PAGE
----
123I-FP-CIT SPECT findings and its clinical relevance in prodromal dementia with Lewy bodies
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Evidence for the prodromal stage of dementia with Lewy bodies (DLB) is very limited. To address this issue, we investigate the 123I-FP-CIT SPECT measure of dopamine transporter binding finding and its clinical relevance.
We enrolled subjects into a prodromal DLB group (PRD-DLB) (n = 20) and clinical DLB group (CLIN-DLB) (n = 18) and compared these groups with an Alzheimer’s disease control group (AD) (n = 10). PRD-DLB was defined as patients having the non-motor symptoms associated with Lewy body disease (LBD) [i.e. REM sleep behavior disorder (RBD), olfactory dysfunction, autonomic dysfunction, and depression] and showing characteristic diffuse occipital hypometabolism in 18F-FDG PET. CLIN-DLB was defined as patients fulfilling the established criteria of probable DLB. Striatal specific binding ratio (SBR) of 123I-FP-CIT SPECT was used for objective group comparisons. The correlations between SBR and cognitive function (MMSE), motor symptoms (UPDRS3), and duration of LBD-associated non-motor symptoms were compared between the two DLB groups.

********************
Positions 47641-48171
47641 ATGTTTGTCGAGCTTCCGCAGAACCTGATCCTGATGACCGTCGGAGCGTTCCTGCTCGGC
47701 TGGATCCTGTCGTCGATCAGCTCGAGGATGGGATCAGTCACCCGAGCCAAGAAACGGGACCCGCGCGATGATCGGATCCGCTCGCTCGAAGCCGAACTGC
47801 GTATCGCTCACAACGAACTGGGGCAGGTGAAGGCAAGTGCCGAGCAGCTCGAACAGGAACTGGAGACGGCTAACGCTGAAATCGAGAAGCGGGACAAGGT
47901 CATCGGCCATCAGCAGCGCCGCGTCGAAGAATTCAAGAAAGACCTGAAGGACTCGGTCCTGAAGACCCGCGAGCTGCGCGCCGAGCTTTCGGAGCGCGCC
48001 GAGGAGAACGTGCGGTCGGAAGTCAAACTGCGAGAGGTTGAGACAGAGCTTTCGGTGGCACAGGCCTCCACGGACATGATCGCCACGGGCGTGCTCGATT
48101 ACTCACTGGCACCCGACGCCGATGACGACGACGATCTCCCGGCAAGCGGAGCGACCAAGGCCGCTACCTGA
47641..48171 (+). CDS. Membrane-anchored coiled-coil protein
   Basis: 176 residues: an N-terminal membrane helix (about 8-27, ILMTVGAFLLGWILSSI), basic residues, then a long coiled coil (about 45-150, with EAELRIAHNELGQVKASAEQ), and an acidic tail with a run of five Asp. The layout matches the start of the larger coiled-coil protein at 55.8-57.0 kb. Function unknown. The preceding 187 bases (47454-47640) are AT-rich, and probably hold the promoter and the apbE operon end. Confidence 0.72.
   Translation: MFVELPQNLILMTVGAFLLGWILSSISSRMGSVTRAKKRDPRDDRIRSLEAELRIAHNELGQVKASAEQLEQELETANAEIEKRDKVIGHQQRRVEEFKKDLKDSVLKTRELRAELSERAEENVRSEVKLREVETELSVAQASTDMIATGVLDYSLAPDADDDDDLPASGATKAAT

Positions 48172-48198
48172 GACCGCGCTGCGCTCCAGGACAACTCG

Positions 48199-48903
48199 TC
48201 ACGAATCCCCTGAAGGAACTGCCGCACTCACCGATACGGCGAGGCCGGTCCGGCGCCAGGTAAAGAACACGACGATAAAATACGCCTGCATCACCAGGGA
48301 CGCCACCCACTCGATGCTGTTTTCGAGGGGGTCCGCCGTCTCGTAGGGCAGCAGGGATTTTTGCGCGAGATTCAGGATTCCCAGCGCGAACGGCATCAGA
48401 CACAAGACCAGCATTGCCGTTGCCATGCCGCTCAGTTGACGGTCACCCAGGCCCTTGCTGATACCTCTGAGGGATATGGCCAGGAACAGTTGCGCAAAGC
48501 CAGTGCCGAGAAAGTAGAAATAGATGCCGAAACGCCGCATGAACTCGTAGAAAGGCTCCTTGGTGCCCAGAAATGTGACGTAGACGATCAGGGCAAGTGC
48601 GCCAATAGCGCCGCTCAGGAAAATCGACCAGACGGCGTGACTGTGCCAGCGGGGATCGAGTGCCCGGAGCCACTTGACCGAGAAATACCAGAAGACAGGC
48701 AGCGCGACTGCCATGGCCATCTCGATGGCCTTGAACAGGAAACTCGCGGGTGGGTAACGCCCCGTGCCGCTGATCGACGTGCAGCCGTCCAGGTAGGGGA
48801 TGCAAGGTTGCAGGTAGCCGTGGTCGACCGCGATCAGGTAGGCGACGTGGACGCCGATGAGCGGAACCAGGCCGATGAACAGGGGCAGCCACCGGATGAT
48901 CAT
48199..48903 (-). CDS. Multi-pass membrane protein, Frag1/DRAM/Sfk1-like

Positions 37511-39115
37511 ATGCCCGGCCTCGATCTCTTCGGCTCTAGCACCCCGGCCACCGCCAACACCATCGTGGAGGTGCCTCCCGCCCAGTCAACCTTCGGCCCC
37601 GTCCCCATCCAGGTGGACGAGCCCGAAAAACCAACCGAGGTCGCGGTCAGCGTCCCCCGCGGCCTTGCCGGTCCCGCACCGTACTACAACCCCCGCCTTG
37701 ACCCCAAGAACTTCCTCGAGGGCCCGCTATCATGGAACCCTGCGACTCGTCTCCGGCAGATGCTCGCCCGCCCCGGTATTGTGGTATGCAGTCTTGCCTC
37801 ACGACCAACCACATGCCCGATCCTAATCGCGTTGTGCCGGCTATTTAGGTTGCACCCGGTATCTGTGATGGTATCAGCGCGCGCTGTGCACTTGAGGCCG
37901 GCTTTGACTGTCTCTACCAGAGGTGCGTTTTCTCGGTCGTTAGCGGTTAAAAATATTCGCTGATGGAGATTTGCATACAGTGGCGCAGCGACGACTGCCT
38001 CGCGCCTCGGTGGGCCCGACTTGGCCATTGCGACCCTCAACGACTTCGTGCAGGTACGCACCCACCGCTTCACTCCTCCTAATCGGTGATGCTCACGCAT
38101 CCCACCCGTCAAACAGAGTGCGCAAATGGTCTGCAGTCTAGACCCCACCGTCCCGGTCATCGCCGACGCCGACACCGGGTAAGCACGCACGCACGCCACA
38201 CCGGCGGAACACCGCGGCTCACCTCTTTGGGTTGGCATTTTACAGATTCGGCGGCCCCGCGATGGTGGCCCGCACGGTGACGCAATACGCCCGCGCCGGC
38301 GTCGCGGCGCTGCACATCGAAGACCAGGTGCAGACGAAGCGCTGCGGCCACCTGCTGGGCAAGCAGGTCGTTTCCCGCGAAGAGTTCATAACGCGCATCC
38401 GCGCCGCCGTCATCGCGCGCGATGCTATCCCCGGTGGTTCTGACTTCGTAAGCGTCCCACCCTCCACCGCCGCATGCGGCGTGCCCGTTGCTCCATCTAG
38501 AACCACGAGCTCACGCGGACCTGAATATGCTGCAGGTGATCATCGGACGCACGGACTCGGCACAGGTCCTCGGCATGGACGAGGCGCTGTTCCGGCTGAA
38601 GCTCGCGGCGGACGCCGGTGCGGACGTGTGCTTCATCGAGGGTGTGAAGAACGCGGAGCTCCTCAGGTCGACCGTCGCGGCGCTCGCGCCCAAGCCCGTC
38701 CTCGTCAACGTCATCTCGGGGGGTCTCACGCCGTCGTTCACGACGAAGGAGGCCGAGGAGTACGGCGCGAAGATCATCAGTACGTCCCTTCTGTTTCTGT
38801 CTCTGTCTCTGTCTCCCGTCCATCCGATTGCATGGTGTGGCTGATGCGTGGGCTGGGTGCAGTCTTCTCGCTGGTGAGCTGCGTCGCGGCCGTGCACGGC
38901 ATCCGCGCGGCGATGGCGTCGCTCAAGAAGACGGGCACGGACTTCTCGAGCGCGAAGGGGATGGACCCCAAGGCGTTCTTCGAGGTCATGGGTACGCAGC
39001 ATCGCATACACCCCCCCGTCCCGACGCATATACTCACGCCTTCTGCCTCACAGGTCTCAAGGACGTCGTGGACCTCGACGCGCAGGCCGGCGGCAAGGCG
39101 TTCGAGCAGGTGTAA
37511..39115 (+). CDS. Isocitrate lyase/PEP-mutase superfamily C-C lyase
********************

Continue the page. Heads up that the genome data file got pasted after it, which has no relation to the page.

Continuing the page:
Mean SBR scores of both PRD-DLB and CLIN-DLB were significantly lower than those of AD. No correlation was found between SBR and MMSE scores. Both in the CLIN-DLB and total DLB groups, SBR scores were negatively correlated with UPDRS3 scores, whereas no correlation was found in PRD-DLB. Among the LBD-related non-motor symptoms, duration of olfactory dysfunction, and RBD demonstrated negative correlation with SBR scores in PRD-DLB.
123I-FP-CIT SPECT may play a role for detecting DLB among the subjects in prodromal stage. During this stage, long-term olfactory dysfunction and/or RBD may indicate more severe degeneration of the nigro-striatal dopaminergic pathway.
KeywordsDementia with Lewy bodies Early diagnosis 123I-FP-CIT SPECT Nigro-striatal dopaminergic pathway Olfactory dysfunction REM sleep behavior disorder
None authors declare that they have conflicts of interest. The present study was supported, in part, by a Grant-in-Aid for Scientific Research from the Ministry of Education, Culture, Sports, Science, and Technology in Japan (grant number: 90648859).
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